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How to Pray for Donald Trump
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Editor's Desk

How to Pray for Donald Trump

An ugly, unsurprising debate shows the decline of civic discourse under an historically divisive president.

Andrew Silow-Carroll is Editor in Chief of The NY Jewish Week.

President Trump, photographed in his conference room at Walter Reed National Military Medical Center in Bethesda, Md., Oct. 4, 2020. (Official White House Photo by Tia Dufour)
President Trump, photographed in his conference room at Walter Reed National Military Medical Center in Bethesda, Md., Oct. 4, 2020. (Official White House Photo by Tia Dufour)

Soon after news came of President Trump’s Covid-19 diagnosis, Jewish twitter lit up with a debate: Must a moral person pray for his recovery?

I am not surprised or even shocked by the ugly question, which has since been taken up by articles in The Forward and JTA.  To be fair, very few people actually said they would pray for the president’s demise, but they did wonder how much sympathy should be extended to someone, who, as Julia Ioffe put it in a tweet, “doesn’t seem to care about anyone else’s well-being but his own.”

First of all, this is Twitter – a social experiment in amplifying the worst in people. We all have ugly thoughts that we dare not say out loud. Twitter demands that we not only say them but share them with as wide a public as possible. As Yehuda Kurtzer writes in the new book, “The New Jewish Canon,” the web “incentivizes incendiary rhetoric and a combative approach, and the platforms reward primarily those ideas and their expressions which animate the reader and inspire loyalty and loathing.”

Secondly, this is Trump. No president has done more to coarsen the public debate, with his bile, petulance, personal grievance and ham-fisted insult “humor.” It’s worth remembering, when so much else in these past few days has been obscured or forgotten, that during the presidential debate, when Joe Biden was trying to make a point about his late son Beau’s military service, Trump interrupted to say Biden’s other son Hunter was a drug addict.

In one of the most effective moments of Paul Rudnick’s series of monologues on HBO, “Coastal Elites,” Bette Midler plays a liberal New York City school teacher – you know, your friend at the New York Public Library event with the PBS tote bag. The country has always been divided, she says, but she never remembered having so much contempt for red-state America. “He did this to us,” she says, unable to say the president’s name. It’s a lament for the tearing of the American fabric.

Rabbis mostly agree that you compromise your own morality when you pray for the death of someone you consider an enemy — or even when you match him insult for insult. But Trump invites the kind of mockery he regularly dishes out, and you’d almost have to be Nelson Mandela in order to take Michelle Obama’s advice: “When they go low, we go high.” Jim Carrey’s “Saturday Night Live” impersonation of Joe Biden deftly captured the old-school candidate’s struggle not to be drawn into a playground fight with Trump; Biden’s actual debate performance showed how often he couldn’t resist.

Even those who wished the president and the First Lady a speedy recovery couldn’t resist a little schadenfreude.

Trump also arouses real fear. There is justified anxiety about whether voters will be allowed their say come Nov. 3, given the aggressive efforts by the president and his followers to discredit the voting process and actively work to suppress the vote. With Trump himself refusing to commit to a smooth transition of power should he lose, with the Attorney General sowing distrust in the elections, with state leaders making it harder to vote and to count the ballots, it’s understandable that people may be looking for divine intervention.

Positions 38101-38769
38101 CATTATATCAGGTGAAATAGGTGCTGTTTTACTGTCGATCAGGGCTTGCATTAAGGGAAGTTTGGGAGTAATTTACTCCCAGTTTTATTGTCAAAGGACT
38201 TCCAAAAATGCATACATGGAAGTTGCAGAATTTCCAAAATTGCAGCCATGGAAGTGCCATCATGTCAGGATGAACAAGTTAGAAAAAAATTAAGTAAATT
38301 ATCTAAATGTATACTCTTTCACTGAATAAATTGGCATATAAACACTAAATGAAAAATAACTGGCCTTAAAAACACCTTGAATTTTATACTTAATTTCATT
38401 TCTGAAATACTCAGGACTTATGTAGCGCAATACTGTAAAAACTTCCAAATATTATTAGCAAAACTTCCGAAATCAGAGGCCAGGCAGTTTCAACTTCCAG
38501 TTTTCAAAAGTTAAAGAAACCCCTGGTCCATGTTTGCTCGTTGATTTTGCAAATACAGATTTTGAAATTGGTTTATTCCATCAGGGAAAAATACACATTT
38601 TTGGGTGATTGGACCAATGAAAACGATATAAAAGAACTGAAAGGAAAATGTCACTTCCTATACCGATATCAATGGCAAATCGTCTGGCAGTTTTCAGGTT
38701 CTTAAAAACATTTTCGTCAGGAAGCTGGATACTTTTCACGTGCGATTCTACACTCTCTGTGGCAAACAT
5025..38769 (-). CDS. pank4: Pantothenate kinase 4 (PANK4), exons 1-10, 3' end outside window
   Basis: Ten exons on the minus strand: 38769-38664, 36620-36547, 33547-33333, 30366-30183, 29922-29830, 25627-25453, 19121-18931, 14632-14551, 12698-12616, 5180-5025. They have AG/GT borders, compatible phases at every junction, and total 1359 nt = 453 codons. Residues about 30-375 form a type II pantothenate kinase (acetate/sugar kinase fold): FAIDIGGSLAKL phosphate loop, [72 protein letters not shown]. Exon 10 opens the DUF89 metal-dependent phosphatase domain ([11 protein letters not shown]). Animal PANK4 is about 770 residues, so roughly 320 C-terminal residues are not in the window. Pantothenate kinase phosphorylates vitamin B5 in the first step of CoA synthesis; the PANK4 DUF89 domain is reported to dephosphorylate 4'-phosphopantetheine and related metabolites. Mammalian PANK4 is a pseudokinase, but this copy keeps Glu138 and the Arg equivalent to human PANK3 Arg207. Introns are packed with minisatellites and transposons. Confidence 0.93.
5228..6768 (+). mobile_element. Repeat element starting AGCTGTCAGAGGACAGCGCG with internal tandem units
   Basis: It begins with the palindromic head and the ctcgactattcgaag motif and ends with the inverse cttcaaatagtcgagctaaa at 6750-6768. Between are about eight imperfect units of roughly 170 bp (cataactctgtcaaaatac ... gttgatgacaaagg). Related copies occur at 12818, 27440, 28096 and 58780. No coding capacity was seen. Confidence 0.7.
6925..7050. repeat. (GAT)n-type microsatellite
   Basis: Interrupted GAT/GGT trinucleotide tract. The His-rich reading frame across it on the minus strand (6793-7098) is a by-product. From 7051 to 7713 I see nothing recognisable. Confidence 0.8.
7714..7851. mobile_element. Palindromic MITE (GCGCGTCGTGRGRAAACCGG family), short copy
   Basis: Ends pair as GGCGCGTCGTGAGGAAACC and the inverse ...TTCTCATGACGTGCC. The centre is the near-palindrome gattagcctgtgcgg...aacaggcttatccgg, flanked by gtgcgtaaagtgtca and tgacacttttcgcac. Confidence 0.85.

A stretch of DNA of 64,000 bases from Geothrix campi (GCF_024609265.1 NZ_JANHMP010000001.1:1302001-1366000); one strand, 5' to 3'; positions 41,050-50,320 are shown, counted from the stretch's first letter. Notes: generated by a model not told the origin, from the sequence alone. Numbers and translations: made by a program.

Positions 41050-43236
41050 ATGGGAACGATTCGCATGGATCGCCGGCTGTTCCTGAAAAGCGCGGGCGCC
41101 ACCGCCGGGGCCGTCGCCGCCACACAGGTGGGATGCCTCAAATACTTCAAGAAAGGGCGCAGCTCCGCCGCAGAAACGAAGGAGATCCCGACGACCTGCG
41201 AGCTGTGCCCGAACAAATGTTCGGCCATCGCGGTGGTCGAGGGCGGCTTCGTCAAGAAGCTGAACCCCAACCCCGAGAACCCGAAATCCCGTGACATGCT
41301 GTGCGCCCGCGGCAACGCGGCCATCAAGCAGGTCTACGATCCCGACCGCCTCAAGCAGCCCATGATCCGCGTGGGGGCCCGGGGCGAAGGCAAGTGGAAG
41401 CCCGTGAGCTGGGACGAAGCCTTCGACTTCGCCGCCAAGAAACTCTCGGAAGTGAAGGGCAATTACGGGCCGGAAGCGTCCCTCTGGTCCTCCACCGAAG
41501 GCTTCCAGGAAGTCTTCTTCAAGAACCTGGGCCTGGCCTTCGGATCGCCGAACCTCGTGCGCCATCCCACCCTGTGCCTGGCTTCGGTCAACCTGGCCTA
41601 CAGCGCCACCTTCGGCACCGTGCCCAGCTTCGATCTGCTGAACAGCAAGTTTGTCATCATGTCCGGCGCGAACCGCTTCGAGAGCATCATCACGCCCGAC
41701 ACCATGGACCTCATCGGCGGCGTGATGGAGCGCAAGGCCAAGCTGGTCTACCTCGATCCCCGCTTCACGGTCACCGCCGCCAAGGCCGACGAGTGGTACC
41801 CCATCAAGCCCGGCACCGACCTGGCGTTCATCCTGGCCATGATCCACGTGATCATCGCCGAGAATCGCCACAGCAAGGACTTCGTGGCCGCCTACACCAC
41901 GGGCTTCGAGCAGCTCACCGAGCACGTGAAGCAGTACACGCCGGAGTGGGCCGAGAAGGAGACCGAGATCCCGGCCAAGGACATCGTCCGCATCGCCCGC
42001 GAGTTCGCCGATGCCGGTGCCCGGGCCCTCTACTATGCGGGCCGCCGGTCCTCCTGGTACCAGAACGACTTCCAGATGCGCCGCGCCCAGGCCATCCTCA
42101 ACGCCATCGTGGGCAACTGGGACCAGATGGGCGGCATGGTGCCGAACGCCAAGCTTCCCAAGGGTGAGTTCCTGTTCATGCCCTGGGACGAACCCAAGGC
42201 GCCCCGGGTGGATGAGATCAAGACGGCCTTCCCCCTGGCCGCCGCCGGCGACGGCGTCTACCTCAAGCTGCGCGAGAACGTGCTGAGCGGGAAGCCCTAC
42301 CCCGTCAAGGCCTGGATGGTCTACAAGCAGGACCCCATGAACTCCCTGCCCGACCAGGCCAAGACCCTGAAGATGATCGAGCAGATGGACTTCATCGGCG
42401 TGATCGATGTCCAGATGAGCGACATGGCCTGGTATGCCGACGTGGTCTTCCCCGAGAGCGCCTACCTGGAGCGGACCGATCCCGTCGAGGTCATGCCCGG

Even those who wished the president and the First Lady a speedy recovery couldn’t resist a little schadenfreude, saying it was inevitable that a president so cavalier about the spread of the disease had contracted it himself and endangered so many others. You heard talk of “divine retribution,” although here was nothing supernatural about it: This was nature doing what nature does. Nature doesn’t care about justice or fairness, only about the science.

The softer version of schadenfreude came from those hoping that the president would use his illness as an opportunity to repent, either by displaying real empathy for the 200,000-plus Americans killed by the disease or admitting the ways he had sacrificed public health for political advantage. L.A. Rabbi Sharon Brous tweeted, “This morning I pray that this virus opens his heart to the devastation illness has brought to millions of families. That in the place of heartless policies, mockery & disinformation, our nation awakens to the necessity of health care for all & compassion toward those who suffer.”

Granted, there are plenty of Jews praying heartily for the full recovery of the president, whom they consider a hero for his support of Israel and his decision to scrap the Iran nuclear deal. Rabbis prayed for his health on Monday during Sukkot services at the Western Wall.

For liberals, Never Trumper Republicans and independents weary of Trump’s reign of error and ire, however, their prayer is akin to the rabbi’s blessing from “Fiddler on the Roof”: “May God bless and keep the Czar – far away from us.” More than anything, they are praying for a Biden victory in November, and for a healthy Trump to be chastened by a firm rejection by voters.

Andrew Silow-Carroll (@SilowCarroll) is the editor in chief of The Jewish Week.

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